Would this be considered acute care experience?

  1. 0 Hello,

    I'm a new grad in Los Angeles and like everyone else I'm having a super hard time finding a job. I have an interview tomorrow at a long term acute hospital. It's like a hospital, they have med-surg and ICU and telemetry, the only difference is that their patients require long term care. I'm wondering if this would be considered acute care experience and would help me finding a job in a hospital after I gain my 1 year experience.

    I also have an interview in a week at a cardiac hospital, the only thing is that this hospital is in another state and I would have to move far away.

    Any word of advice?

    Thanks.
    Daniela

    P.S. I already posted this in the graduate students forum but I figured I'll have more replies (hopefully) here
  2. Visit  dienne profile page

    About dienne

    From 'Los Angeles'; 41 Years Old; Joined Jan '06; Posts: 209; Likes: 87.

    13 Comments so far...

  3. Visit  roser13 profile page
    0
    Advice?

    Interview for any opportunity.

    In the absence of any other offer; if you can in any way, shape or form see yourself thriving in the offered position, TAKE IT!
  4. Visit  carolmaccas66 profile page
    0
    I don't see why this would not count as acute care experience. But when you say it's LTC, does that mean they are all dementias perhaps? Because working in a hospital with a high turnover of say med/surg patients would be different from people who only need turning or PEG feeds. It doesn't really sound right what they've told you, but maybe hospitals are different over in the US from Oz. I would find out more about it, but the experience will still be invaluable.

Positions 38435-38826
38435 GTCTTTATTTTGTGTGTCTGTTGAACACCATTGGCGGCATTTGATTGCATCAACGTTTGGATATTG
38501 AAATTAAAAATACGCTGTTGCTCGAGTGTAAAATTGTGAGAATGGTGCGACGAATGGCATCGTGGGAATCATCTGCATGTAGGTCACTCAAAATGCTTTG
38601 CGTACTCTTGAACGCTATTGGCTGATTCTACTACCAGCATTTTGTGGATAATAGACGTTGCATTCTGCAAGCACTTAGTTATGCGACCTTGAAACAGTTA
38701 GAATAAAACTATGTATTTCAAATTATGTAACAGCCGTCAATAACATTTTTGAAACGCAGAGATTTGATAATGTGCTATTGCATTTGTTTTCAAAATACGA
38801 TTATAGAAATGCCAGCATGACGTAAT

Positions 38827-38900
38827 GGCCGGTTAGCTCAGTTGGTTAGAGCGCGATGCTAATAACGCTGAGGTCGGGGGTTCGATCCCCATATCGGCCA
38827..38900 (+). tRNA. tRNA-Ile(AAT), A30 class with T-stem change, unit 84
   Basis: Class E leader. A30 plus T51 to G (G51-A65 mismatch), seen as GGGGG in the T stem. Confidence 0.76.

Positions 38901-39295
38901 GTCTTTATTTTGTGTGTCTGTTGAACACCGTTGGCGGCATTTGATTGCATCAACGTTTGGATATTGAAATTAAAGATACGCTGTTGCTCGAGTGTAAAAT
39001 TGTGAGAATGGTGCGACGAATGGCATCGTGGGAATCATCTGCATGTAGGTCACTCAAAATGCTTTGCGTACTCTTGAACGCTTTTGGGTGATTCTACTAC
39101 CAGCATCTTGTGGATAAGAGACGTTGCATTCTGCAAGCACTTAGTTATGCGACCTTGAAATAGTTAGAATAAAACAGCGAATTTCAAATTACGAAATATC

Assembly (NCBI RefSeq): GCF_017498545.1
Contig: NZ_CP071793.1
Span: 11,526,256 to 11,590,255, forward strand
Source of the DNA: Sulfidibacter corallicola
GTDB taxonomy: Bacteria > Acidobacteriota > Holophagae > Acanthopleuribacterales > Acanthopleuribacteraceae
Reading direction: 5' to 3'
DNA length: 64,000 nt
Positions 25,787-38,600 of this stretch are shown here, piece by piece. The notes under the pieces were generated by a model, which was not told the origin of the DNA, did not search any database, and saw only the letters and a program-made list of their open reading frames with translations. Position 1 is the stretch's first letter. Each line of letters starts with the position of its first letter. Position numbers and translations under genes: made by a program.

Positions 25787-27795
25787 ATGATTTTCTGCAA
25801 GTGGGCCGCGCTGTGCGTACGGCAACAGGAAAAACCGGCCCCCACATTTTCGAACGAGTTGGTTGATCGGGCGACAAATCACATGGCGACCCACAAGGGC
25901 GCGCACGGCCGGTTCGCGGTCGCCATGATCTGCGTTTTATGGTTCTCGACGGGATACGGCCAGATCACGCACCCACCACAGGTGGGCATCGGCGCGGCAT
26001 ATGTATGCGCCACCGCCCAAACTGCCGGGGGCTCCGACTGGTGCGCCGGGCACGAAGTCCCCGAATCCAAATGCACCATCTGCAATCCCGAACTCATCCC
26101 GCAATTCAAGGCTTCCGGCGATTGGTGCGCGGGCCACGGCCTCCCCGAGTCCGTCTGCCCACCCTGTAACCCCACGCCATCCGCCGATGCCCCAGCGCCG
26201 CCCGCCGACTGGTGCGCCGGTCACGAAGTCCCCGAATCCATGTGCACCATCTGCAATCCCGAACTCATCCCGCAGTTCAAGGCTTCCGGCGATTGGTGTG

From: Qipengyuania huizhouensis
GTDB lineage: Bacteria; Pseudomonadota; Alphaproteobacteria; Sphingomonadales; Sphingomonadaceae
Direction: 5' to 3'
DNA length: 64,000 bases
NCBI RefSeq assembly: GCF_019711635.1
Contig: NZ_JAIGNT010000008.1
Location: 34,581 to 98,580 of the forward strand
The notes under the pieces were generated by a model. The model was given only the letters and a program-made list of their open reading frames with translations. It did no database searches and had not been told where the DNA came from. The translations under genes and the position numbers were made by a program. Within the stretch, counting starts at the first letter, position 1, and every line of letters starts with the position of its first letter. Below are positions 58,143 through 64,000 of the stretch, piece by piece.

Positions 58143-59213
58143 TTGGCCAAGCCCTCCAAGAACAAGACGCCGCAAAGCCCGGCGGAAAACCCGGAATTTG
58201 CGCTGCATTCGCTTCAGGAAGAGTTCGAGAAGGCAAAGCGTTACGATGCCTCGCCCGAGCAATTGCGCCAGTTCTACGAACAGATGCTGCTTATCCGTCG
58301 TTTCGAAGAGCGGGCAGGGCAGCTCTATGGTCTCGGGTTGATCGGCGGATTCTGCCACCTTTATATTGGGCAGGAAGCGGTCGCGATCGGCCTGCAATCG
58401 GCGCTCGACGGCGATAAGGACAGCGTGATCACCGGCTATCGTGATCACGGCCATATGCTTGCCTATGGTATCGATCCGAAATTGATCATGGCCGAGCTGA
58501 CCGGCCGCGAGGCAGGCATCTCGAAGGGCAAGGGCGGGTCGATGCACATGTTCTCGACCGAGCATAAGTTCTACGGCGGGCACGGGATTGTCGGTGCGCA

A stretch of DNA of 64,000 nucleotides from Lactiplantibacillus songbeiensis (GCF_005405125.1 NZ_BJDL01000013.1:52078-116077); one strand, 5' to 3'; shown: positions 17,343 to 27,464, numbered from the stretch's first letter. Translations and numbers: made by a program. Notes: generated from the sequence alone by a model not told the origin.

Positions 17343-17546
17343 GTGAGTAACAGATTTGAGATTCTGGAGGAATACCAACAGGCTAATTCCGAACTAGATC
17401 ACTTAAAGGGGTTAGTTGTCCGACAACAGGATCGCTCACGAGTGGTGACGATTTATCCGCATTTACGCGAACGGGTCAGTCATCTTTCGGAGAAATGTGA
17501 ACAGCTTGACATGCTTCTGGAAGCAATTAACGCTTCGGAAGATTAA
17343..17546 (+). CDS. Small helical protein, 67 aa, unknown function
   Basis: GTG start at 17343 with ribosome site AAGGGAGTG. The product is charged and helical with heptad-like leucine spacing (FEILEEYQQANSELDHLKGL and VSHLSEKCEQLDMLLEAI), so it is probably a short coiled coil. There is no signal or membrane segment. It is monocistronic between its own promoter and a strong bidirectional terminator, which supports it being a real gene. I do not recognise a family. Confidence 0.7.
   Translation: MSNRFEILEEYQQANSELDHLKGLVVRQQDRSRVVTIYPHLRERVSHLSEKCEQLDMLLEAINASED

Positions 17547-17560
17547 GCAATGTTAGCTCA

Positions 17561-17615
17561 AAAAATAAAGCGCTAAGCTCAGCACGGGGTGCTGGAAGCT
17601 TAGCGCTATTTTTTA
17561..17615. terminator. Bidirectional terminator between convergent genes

Can you ask them if you can do 6 months LTC, then go somewhere else to get more acute care experience, is that possible?
  5. Visit  dienne profile page
    0
    No they don't usually have dementia patients. They told me they have patients recovering from acute illnesses or trauma. Like multiple organ failures, ARDS, COPD, heart attacks etc. These patients need hospital-level care for relatively extended periods. I guess the only difference between this and a "regular" hospital is the length of stay. They said their patients might stay for up to 20 days.
    It seems to me a great opportunity but was wondering if a short-term care hospital would consider this experience. Because I would like, eventually, work in a CCU in a hospital.

    Thanks for your replies.....
  6. Visit  MomRN0913 profile page
    0
    I manage an LTACH. It sure is acute care. The only thing long term is their length of stay. We have patients now intubated on multiple pressors. With good experience in an LTACH, you will be considered critical care.
  7. Visit  dienne profile page
    0
    Thank you so much for your reply!!!!!!! I feel much better to know that it would be considered acute care experience!!! Now let's just hope I do well in the interview and get the job


    Quote from MomRN0913
    I manage an LTACH. It sure is acute care. The only thing long term is their length of stay. We have patients now intubated on multiple pressors. With good experience in an LTACH, you will be considered critical care.